The Dangers of Using Cyberattacks to Counter Nuclear Threats

July/August 2016

By Andrew Futter

Top military and defense officials in the United States are currently contemplating plans to use cyberattack capabilities against enemy missile and command-and-control systems as part of a new push for full-spectrum missile defense.1

The idea is to augment the current suite of kinetic missile interceptors deployed within the United States, at sea, and on the territory of certain allies with new, nonkinetic capabilities designed to attack, compromise, or destroy enemy missiles before they can be launched. As Brian McKeon, principal deputy undersecretary of defense for policy, explained in a recent testimony to Congress, 

[W]e need to develop a wider range of tools and that includes the efforts underway to address such threats before they are launched, or “left of launch.” The development of left-of-launch capabilities will provide U.S. decision-makers additional tools and opportunities to defeat missiles. This will in turn reduce the burden on our “right-of-launch” ballistic missile defense capabilities. Taken together, left-of-launch and right-of-launch will lead to more effective and resilient capabilities to defeat adversary ballistic missile threats.2 

The end goal is a more robust, affordable, and holistic U.S. ballistic missile defense system,3 designed to protect against limited or perhaps undeterrable conventional and nuclear missile threats from certain states and nonstate actors around the globe. 

The concept is being driven by an increasing diversification in the types of missile threats facing the United States and by the growing acceptance that there will never be enough interceptors to address all of these missile threats or enough money to build them. Although the idea of using cyberattacks or other nonkinetic weapons for missile defense is not necessarily new and probably has been discussed in secret in the Pentagon for at least a decade, such options appear to have become increasingly viable for the United States today. In the words of Admiral Archer Macy, former director of the Joint Integrated Air and Missile Defense Organization, “Ballistic missile defense cannot consist simply of defeating the launch, flight, targeting and arrival of all of the missiles an enemy could employ. We cannot simply play catch.”4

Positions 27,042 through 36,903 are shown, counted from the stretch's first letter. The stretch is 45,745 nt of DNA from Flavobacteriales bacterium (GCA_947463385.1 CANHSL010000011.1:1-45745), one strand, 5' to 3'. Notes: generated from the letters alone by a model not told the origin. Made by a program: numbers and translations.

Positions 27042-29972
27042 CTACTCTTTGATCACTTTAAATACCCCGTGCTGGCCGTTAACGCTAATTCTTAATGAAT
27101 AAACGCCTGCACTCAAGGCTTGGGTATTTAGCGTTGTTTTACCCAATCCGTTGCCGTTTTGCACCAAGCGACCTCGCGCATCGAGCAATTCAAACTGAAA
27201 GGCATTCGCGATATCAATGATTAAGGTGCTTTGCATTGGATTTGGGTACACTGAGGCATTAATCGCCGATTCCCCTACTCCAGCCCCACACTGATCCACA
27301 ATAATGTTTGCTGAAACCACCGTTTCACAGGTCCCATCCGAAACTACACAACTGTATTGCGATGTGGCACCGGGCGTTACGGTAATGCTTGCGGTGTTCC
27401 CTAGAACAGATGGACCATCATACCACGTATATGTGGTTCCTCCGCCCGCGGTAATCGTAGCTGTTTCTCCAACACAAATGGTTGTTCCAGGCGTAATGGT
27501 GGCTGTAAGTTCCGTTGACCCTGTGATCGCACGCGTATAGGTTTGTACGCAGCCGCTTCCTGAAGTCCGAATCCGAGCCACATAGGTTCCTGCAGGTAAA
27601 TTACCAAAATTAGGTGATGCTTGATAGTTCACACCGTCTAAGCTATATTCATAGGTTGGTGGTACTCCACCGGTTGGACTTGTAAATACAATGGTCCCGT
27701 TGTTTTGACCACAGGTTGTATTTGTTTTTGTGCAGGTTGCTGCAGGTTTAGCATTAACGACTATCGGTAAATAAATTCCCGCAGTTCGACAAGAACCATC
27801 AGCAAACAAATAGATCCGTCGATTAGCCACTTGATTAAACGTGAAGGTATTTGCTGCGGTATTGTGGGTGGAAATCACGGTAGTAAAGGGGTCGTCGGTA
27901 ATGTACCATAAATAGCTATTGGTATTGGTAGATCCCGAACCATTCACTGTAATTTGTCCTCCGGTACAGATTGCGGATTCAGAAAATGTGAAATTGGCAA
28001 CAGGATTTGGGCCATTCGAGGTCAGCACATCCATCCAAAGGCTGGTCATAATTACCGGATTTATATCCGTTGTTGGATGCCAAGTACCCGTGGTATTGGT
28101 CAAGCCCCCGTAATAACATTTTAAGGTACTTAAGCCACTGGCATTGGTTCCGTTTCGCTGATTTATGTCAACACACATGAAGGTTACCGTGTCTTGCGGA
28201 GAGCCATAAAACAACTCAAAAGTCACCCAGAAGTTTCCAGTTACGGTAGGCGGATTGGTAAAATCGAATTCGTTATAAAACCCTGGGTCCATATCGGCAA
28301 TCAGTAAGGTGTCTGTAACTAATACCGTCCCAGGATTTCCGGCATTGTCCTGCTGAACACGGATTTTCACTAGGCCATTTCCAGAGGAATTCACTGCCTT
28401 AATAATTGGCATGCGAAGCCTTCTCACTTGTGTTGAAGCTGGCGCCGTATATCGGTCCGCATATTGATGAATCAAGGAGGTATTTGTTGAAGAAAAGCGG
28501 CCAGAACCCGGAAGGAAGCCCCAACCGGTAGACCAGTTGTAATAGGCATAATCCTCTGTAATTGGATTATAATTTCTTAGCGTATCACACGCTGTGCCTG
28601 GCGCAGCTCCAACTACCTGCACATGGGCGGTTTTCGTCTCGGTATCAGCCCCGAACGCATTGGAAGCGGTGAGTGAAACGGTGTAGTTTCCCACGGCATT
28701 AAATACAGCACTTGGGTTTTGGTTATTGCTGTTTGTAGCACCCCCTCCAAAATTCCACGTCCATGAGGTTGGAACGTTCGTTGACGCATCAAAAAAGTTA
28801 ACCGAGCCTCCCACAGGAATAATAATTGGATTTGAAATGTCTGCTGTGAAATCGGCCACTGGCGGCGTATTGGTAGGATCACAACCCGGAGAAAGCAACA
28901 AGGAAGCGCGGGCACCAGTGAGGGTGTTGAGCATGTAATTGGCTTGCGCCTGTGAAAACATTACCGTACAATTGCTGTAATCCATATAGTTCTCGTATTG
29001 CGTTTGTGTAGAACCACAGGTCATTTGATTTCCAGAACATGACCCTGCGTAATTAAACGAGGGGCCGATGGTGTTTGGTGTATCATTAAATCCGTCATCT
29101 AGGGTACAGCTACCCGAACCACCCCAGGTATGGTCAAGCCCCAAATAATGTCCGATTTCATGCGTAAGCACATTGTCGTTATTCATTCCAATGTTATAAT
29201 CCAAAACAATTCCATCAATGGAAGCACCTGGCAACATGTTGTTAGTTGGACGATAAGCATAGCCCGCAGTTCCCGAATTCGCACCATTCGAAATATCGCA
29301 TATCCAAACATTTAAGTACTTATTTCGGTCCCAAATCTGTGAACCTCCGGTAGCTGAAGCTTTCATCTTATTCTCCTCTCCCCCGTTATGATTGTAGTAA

The desire to disable a missile before it can be launched rather than to intercept it after launch, however, represents a significant shift in mission and planning. This is because it amalgamates traditional protective ballistic missile defense concepts with a new offensive focus on pre-emptive prompt global-strike technologies. Although each of the systems under the prompt global-strike mission is likely to create problems, the use of cybercapabilities to disable missiles before launch is a move with particularly worrying implications for other nuclear-armed states for three key reasons. 

•   Kinetic missile interceptors are used only after a missile has been launched and the threat has materialized. Cyberattacks, on the other hand, would likely have to be used pre-emptively and be based on prior infiltration of enemy networks. It is therefore a notable transformation of strategy, and it will become more difficult to classify the mission as purely defensive. 

•   It will be even more difficult to identify the targets of such cybercapabilities and what the capabilities are intended to achieve. Although a limited U.S. ballistic missile defense system is not a serious threat to China and Russia, at least currently, due to their ability to overwhelm the limited number of U.S. interceptors, it is virtually impossible to prove what type of cybercapabilities have been deployed by the United States or other actors and in what quantity.

•   The adoption of cyberattack capabilities for missile defense opens up a Pandora’s box of future uncertainty for all nuclear-armed states given the likelihood that other states and potentially nonstate actors will follow suit in developing such options.